The brain 101: Why college students tend to drink so much

Attending college isn’t just about receiving a higher education and transitioning into adulthood. For many young adults, college also means regular invites to parties and an introduction to drinking.

In a majority of cases, this is the time where young adults are supposed to learn their limits and when to say no to another drink. Unfortunately, the human brain often works against us when it comes to alcohol in social settings, which can put young people in problematic situations later on.

Peer pressure

As a 2016 Business Insider article explains, peer pressure is commonplace at this age, oftentimes giving rise to situations where young people are encouraged by their friends to “have one more” long after they have reached their limit.

The crowd mentality

Drinking too much during our college years goes beyond our friends simply encouraging us to do so, however. In many cases, young people feel compelled to do what everyone else is doing so as not to be seen as the “odd man out.” The need to feel included and part of the group is part of being human. Unfortunately, it can also lead to drinking behaviors based on what everyone else is doing.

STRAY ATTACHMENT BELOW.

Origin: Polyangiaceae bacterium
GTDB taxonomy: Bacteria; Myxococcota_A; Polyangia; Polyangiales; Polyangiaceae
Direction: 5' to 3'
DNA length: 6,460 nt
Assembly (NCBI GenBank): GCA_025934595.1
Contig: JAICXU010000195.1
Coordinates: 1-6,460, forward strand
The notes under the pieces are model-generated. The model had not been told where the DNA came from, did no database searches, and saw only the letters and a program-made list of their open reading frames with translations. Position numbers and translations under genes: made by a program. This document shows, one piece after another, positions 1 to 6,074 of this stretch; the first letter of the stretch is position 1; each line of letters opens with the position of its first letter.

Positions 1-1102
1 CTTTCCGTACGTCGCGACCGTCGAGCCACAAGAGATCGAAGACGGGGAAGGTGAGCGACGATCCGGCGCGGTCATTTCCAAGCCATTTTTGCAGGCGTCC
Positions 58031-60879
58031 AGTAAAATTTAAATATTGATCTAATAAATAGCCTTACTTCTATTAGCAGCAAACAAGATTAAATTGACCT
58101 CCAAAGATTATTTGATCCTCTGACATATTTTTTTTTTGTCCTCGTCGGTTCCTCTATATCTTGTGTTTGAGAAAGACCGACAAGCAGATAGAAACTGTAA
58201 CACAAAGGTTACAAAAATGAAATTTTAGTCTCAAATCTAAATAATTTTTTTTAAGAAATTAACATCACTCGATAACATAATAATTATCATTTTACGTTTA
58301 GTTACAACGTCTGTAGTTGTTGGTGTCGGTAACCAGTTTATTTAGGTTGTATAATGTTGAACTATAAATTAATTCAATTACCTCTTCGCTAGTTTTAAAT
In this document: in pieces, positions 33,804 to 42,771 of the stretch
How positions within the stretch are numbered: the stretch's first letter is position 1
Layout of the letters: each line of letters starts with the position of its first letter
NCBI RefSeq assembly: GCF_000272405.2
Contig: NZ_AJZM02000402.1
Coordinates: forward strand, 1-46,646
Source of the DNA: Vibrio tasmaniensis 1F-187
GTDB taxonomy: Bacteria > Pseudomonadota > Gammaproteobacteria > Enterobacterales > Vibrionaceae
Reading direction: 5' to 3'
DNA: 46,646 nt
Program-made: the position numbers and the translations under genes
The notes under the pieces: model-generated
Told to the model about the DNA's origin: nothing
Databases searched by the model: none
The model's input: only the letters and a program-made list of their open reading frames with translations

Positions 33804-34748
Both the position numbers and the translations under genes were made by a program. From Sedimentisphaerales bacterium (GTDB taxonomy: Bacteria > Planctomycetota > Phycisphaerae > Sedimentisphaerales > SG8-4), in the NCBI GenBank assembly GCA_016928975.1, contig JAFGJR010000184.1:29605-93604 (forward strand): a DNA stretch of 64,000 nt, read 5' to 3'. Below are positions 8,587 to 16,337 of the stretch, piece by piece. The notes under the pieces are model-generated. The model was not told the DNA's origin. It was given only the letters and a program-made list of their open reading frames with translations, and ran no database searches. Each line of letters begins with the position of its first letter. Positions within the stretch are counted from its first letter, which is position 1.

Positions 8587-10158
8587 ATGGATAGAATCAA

The brain game

Unfortunately, these two psychosocial behaviors are not the only factors involved in college-age drinking.

Using positron emission tomography, or PET imaging, researchers with the Ernest Gallo Clinic and Research Center at the University of California mapped the areas of the brain affected by the consumption of alcohol. In a 2012 study published in Science Translational Medicine, researchers concluded that much of our desire to drink is due to the fact that endorphins are released in areas of the brain associated with pleasure and reward.

Every time we drink, we reinforce this connection, which can eventually lead to addiction for some.

Unfortunate consequences

Although the combination of peer pressure, crowd mentality and endorphins in the brain can explain why college students tend to drink excessively at times, it’s alcohol’s effect on our inhibitions that can lead to serious consequences, including criminal charges related to drinking and driving.

Recognizing these factors is our first step to avoiding these legal consequences. Actively making sound choices is the next.

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